Coinage Act of 1853 (United States)

The Coinage Act of 1853 nudged the United States closer to single monetary standard based upon gold. It provided for the coinage of subsidiary silver coins to support small transactions without endangering the precedence of gold as the preeminent monetary metal.
The conditions that spurred Congress to approve the Coinage Act of 1853 grew directly out of the Coinage Act of 1834. That act had decreased the gold metal content of gold coins relative to face value, drawing gold to the mint for coinage at the expense of silver. At United States mint prices, 16 ounces of silver matched in value an ounce of gold, more ounces of silver than was needed to purchase an ounce of gold on the free market. The flow of silver to the mint fell to a trickle, and speculators melted down silver coins and sold them for bullion.
The proponents of the Act of 1834 had foreseen that the act would lift gold to preeminence as the primary monetary standard, and that overvalued gold coins would drive undervalued silver coins out of circulation. They did not anticipate that the disappearance of the small denomination silver coinage would impose a hardship on retail businesses. Under the pre–Civil War coinage system, the mint struck the gold eagle, gold half eagle, and gold quarter eagle in face values of $10, $5, and $2.50, respectively. In silver coinage the mint struck the silver dollar, the half dollar, the quarter, the dime, and half dime. Ten dimes had the same silver content as a silver dollar. As speculators sold silver coinage for bullion, merchants and consumers stood without the coinage to settle minor transactions.
The Coinage Act of 1853 reduced the silver content of the half dollar, the quarter, and the dime and half dime, but left the silver content of the silver dollar untouched. The silver content of a silver dollar remained at 371.5 grains of pure silver, but a dollar’s worth of half dollars, quarters, dimes, and half dimes dropped to only 345.6 grains of pure silver, about a 7 percent reduction. The Treasury continued to stand ready to accept unlimited amounts of silver for coinage into silver dollars, but the act authorized the Treasury’s purchase of only limited amounts of silver to mint subsidiary coinage, that is, half dollars, quarters, dimes, and half dimes. The act gave the Treasury the authority to decide the amount of silver to purchase for subsidiary coinage, an amount that would necessarily be less than holders of silver would want to bring to the Treasury at overvalued prices. The purpose of the act was to maintain gold as the primary monetary metal while furnishing the public with a subsidiary silver coinage. Theoretically, the United States remained on a bimetallic standard because silver dollars enjoyed a legal-tender status, but in practice no silver dollars were coined.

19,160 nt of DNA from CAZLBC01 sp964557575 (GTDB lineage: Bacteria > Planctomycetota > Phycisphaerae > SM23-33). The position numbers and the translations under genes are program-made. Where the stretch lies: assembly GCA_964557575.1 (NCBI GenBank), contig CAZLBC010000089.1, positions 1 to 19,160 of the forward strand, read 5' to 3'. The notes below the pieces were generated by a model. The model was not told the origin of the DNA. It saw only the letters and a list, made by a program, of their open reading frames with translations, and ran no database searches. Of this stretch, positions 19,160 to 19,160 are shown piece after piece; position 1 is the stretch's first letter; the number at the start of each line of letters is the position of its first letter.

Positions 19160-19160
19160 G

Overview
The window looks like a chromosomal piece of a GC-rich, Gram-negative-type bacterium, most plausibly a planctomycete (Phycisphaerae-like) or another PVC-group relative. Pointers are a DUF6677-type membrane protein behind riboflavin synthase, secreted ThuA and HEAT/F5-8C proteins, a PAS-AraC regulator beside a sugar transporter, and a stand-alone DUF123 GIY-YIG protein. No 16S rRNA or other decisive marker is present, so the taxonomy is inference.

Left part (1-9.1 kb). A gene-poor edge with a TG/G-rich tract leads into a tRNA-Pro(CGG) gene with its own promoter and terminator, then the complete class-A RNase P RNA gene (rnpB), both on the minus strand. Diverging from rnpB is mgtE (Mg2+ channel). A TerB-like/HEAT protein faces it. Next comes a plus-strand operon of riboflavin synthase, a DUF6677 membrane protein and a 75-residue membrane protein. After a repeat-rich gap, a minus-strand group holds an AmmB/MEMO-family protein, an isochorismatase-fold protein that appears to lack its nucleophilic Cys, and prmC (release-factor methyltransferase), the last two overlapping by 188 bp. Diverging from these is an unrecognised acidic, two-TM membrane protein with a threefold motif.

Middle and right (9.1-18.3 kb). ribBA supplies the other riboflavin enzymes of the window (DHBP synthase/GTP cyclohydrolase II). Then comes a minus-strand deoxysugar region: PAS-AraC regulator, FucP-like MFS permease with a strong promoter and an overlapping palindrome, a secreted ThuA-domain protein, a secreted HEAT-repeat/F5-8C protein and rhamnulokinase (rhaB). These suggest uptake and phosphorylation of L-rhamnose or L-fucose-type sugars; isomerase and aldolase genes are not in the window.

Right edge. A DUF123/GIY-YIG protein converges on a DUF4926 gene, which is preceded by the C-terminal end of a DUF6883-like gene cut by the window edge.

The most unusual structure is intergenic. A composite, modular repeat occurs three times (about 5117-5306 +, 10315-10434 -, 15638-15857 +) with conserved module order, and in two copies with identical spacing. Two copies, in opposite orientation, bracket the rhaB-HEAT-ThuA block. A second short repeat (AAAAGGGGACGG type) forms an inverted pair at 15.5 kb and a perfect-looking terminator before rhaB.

The act provided that subsidiary coinage was legal tender for amounts up to $5.00, raising issues that would surface later when the government made paper money legal tender. A flavor of how antagonistic feelings ran on this issue is echoed in the remarks of the bill’s major opponent, Andrew Johnson, later vice president, and then president upon the death of Lincoln.
I look upon this bill as the merest quackery—the veriest charlatanism—so far as the currency of the country is concerned. The idea of Congress fixing the value of currency is an absurdity, notwithstanding the language of the Constitution—not the meaning of it. If we can by law make $107 out of $100, we can by the same process make it worth $150. Why, Sir, of all the problems that have come up for solution, from the time of the alchemists down to the present time, none can compare with that solved by this modern Congress. They alone have discovered that they can make money—that they can make $107 out of $100. If they can increase it to that extent, they can go on and increase it to infinity, and thus, by the operation of the mint, the government can supply its own revenues.
(Watson, 1970)
The Coinage Act of 1853 achieved its purpose. Small coinage increased in circulation, and after 1857 foreign coins were no longer legal tender in the United States. After the outbreak of the Civil War, all metallic coinage went into hiding, and the United States turned to an inconvertible paper standard. In the last quarter of the nineteenth century, the battle between gold and silver was fought anew before the United States settled firmly on a gold standard, without even the pretence of a bimetallic standard based upon gold and silver.